Ask Lightning captain Marty St. Louis about former teammate Pavel Kubina, and you get an arm's-length list of reasons he was so effective on the ice.
"He played the game hard," St. Louis said. "He blocked a lot of shots, and he had a pretty good offensive flair that was probably underrated."
But there also was this: "He was a good soul," St. Louis said. "He was a good human being."
It is worth remembering as Kubina, 36, officially announced his retirement Friday after 13 seasons, including 10 in two stints with Tampa Bay.
Kubina was a funny guy. He made fun of you but never mocked and did it in such a way you could laugh at yourself.
He was sensitive, too. During the 2003 playoffs, a Kubina slap shot gashed the face of Devils defenseman Scott Stevens. Several New Jersey players accused Kubina of deliberately shooting at Stevens in an attempt to injure.
Kubina answered the charge the next day, so upset at its nature that his voice quivered. The next season, New Jersey goalie Martin Brodeur admitted it was all a ploy to try to unnerve the big Czech.
That was difficult to do on the ice. At 6 feet 4, 258 pounds, Kubina, a seventh-round draft choice in 1996 (179th overall), was a horse. He played his best in the biggest moments and relished facing the game's biggest stars. The picture of him looming over a fallen Jaromir Jagr during the 2003 playoffs against the Capitals is a classic.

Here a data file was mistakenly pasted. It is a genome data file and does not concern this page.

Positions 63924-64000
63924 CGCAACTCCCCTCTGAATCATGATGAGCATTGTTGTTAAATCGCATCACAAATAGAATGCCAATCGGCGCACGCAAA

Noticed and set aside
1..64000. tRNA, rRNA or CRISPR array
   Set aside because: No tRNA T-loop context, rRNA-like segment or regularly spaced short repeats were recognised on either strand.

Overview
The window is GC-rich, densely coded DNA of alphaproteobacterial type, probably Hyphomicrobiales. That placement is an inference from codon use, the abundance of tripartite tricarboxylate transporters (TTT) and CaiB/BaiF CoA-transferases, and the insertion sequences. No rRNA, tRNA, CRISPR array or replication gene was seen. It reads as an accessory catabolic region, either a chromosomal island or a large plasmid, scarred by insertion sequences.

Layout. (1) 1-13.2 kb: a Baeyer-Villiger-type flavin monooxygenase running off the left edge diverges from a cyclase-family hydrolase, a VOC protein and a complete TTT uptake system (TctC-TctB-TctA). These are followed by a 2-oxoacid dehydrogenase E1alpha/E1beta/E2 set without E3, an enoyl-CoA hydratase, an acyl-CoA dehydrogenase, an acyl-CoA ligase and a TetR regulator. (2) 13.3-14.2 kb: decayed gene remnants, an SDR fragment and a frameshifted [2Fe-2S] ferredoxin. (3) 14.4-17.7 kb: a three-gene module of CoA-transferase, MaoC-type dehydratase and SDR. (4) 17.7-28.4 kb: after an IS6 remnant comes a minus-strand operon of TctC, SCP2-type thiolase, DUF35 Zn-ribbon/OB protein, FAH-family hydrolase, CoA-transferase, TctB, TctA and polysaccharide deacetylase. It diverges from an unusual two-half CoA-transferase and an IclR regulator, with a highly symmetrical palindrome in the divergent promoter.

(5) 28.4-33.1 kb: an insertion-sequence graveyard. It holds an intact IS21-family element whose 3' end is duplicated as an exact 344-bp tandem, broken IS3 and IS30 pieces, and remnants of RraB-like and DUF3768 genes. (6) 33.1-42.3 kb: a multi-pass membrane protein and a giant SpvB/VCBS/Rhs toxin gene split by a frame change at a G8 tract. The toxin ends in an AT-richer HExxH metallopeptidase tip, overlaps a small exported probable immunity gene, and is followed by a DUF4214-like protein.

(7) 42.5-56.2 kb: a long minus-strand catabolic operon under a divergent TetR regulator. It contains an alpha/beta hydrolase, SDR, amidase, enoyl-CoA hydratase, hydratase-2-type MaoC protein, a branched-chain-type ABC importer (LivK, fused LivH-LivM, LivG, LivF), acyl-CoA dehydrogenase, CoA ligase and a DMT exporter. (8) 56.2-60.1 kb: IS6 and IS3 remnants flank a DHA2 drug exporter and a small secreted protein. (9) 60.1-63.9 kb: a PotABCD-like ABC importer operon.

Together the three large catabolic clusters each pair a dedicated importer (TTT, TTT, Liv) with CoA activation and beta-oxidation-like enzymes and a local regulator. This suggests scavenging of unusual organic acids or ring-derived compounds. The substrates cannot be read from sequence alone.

Kubina still holds the Lightning record for defensemen with 72 goals. He was part of Tampa Bay's 2003-04 Stanley Cup team. He is a three-time Olympian (bronze in 2006) and won three world championships.
An argument can be made that, given his career, Kubina was Tampa Bay's most savvy draft choice.
But as former Lightning captain Vinny Lecavalier said of his former teammate, who also played for the Thrashers, Maple Leafs and Flyers: "He's a guy who you always liked to be around. He was always laughing. He always had fun with his teammates. I was his roommate for a year when we first started. Just a great guy."
And that is a great way to be remembered.
Damian Cristodero can be reached at cr[email protected]